PD: My leadership style is centered around people. I strongly believe that bright ideas and innovative technologies mean nothing without people who want to succeed and have the skills to do so. I go out of my way to ensure philosophical and psychological buy-in from my team. I am impatient and want to accomplish goals very quickly, but I try to balance this with letting people take time to bake ideas in their heads so that they feel ownership of their projects and pour their spirits into their work.
AC: What advice would you give to leaders entering executive roles?
PD: Be mindful and alert. Always ask yourself, “Am I doing the right thing?” If you can look at your own actions from an outside perspective, you’ll be able to make wiser choices. Another tenet that goes hand-in-hand with this is remembering that it’s never too late to learn. There is something new to learn every day, and asking a question is more important than knowing the answer.
AC: What is your process for selecting digital transformation priorities and ensuring ROI?
PD: Digitization is about optimization. It means examining each business process and asking, “How can I take the physical aspect out of the equation?” That’s how you move the dial by either making money or reducing expenditures.
For example, claims adjusters used to travel to a physical site, take pictures, travel home, and then process an estimate. When you enable the same process to be conducted remotely, you’re removing the physical need for travel, and that’s where the cost is. Go a step further, and you have machine learning software that can examine the image of a dent in a car and estimate the cost to repair it. Uber followed the same principle by economizing the car to passenger ratio, and GE did it by installing sensors in engines to accelerate the repair process.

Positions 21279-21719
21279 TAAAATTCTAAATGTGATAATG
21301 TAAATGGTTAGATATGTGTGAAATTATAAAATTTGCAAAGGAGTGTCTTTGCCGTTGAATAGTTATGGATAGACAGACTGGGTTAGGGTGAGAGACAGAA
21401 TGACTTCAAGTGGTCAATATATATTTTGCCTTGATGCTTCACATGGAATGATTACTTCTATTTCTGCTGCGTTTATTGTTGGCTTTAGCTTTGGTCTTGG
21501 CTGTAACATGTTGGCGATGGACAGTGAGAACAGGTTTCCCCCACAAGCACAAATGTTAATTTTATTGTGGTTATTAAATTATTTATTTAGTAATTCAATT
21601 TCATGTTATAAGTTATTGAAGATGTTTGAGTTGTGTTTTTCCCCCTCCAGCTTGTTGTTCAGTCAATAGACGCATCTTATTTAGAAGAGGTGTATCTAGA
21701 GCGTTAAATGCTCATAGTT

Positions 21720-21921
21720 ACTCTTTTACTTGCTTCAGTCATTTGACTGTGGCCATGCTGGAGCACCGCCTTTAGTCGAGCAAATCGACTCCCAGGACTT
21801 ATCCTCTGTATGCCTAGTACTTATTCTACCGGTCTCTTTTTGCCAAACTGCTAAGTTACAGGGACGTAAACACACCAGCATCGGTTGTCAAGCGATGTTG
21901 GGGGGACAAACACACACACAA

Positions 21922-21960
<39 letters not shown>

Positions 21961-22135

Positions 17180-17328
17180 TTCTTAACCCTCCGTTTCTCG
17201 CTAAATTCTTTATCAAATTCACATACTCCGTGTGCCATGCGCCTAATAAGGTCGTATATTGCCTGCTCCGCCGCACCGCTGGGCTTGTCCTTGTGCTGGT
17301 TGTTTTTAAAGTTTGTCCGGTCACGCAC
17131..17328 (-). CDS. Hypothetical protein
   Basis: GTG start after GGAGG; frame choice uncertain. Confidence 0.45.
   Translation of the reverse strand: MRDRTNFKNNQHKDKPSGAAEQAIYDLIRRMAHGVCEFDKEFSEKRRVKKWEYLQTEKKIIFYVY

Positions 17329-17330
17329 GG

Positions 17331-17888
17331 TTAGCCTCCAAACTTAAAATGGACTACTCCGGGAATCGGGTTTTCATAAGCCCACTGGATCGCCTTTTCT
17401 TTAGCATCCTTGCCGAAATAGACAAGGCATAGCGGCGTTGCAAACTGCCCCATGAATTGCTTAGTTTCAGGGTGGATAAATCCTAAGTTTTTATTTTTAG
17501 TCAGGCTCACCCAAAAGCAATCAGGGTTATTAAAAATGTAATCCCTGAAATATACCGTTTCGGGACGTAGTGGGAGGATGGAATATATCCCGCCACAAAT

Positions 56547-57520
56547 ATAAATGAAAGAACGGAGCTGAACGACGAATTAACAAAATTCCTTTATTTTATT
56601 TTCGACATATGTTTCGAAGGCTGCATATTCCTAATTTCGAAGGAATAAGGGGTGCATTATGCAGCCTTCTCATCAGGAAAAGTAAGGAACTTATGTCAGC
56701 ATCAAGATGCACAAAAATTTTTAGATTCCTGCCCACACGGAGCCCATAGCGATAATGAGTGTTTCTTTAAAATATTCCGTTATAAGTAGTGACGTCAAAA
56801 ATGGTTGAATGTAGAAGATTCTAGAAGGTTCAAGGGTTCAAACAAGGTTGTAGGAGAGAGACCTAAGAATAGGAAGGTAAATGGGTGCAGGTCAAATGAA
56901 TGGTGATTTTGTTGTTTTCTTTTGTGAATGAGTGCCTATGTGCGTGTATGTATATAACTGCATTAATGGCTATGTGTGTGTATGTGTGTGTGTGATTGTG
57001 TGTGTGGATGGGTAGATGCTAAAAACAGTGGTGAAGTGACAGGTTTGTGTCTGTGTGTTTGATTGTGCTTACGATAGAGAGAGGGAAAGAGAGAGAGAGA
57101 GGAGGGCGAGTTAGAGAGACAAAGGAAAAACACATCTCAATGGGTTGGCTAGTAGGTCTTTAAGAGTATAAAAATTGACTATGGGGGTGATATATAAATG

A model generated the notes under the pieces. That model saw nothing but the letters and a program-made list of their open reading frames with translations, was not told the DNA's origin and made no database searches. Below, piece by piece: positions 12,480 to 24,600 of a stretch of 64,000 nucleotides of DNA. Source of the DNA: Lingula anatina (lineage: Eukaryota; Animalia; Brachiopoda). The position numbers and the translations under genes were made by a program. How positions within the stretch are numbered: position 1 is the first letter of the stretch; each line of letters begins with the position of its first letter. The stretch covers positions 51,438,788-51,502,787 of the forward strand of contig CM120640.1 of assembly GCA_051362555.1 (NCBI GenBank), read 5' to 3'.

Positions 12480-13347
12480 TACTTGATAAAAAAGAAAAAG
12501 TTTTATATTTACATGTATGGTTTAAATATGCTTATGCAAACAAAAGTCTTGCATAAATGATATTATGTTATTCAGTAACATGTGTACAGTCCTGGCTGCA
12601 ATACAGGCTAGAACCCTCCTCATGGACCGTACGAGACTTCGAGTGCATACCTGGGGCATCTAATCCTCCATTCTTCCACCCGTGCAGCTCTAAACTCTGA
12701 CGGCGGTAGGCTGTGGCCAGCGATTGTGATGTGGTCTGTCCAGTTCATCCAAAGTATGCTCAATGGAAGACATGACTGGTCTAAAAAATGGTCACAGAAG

AC: Tell us about the current industry trends you see in the insurance space.
PD: When I was young, the goal was to become a subject matter expert. Today technology is evolving so rapidly that you don’t have time to learn a given skill in depth before market needs and resources evolve, yet you have to have enough knowledge to apply the right technologies to the right tasks.
To navigate this tension, you need to ask two questions:
1) What are the business results I’m driving at? If you can’t answer this question, you’re probably too focused on technology for its own sake rather than technology as an enabler.
2) What are the key factors for solving a business problem? In the insurance industry, every major carrier is working on the same innovations: machine learning, data science, artificial intelligence, 5G, etc. The trick lies in taking an outside-in perspective: instead of starting by asking what you can do with advanced technology, you have to start by asking which business problems you want to solve.
AC: What keeps you up at night, whether it’s a problem you’re interested in solving or an idea you want to try?
PD: I’m always concerned about slowing down on learning. In fact, I just bought a MacBook Pro, installed Visual Studio, and am going to start coding just so that I don’t lose touch with the ground realities. If you’re constantly learning, your mind is constantly evolving and you’re going to survive and win in the market.
AC: On a personal note, do you have a “passion project” you are working on now or would like to work on in the future?
PD: I love music, and I hope to learn to play the piano one day. I’m also reprioritizing my schedule to make time to read philosophy and poetry.
AC: Thank you so much for your time today, Pranava. It’s been fascinating to hear about your journey to become a CIO, and I’m inspired by your drive to continue learning every day!
Ulyana Zilbermints is the Chief Revenue Officer at Avenue Code.